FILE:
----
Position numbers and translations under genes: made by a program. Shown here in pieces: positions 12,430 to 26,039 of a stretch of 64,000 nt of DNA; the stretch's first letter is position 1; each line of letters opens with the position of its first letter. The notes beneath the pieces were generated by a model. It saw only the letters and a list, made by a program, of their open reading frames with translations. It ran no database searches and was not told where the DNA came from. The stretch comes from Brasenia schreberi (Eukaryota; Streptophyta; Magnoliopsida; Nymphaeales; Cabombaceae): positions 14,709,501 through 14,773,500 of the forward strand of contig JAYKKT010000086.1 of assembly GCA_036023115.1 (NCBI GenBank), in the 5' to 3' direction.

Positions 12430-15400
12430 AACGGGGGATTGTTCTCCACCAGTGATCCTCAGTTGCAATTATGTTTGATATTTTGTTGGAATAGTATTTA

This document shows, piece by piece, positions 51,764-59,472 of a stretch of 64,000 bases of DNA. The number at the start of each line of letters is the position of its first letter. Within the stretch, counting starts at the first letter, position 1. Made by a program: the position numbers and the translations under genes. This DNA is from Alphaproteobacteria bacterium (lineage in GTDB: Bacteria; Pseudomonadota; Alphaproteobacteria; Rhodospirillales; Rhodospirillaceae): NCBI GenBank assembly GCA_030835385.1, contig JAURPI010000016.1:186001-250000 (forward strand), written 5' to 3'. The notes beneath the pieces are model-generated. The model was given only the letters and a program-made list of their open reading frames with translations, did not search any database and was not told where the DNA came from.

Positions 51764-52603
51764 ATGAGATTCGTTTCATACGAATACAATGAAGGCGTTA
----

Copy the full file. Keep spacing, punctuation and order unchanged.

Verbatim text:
Position numbers and translations under genes: made by a program. Shown here in pieces: positions 12,430 to 26,039 of a stretch of 64,000 nt of DNA; the stretch's first letter is position 1; each line of letters opens with the position of its first letter. The notes beneath the pieces were generated by a model. It saw only the letters and a list, made by a program, of their open reading frames with translations. It ran no database searches and was not told where the DNA came from. The stretch comes from Brasenia schreberi (Eukaryota; Streptophyta; Magnoliopsida; Nymphaeales; Cabombaceae): positions 14,709,501 through 14,773,500 of the forward strand of contig JAYKKT010000086.1 of assembly GCA_036023115.1 (NCBI GenBank), in the 5' to 3' direction.

Positions 12430-15400
12430 AACGGGGGATTGTTCTCCACCAGTGATCCTCAGTTGCAATTATGTTTGATATTTTGTTGGAATAGTATTTA

This document shows, piece by piece, positions 51,764-59,472 of a stretch of 64,000 bases of DNA. The number at the start of each line of letters is the position of its first letter. Within the stretch, counting starts at the first letter, position 1. Made by a program: the position numbers and the translations under genes. This DNA is from Alphaproteobacteria bacterium (lineage in GTDB: Bacteria; Pseudomonadota; Alphaproteobacteria; Rhodospirillales; Rhodospirillaceae): NCBI GenBank assembly GCA_030835385.1, contig JAURPI010000016.1:186001-250000 (forward strand), written 5' to 3'. The notes beneath the pieces are model-generated. The model was given only the letters and a program-made list of their open reading frames with translations, did not search any database and was not told where the DNA came from.

Positions 51764-52603
51764 ATGAGATTCGTTTCATACGAATACAATGAAGGCGTTA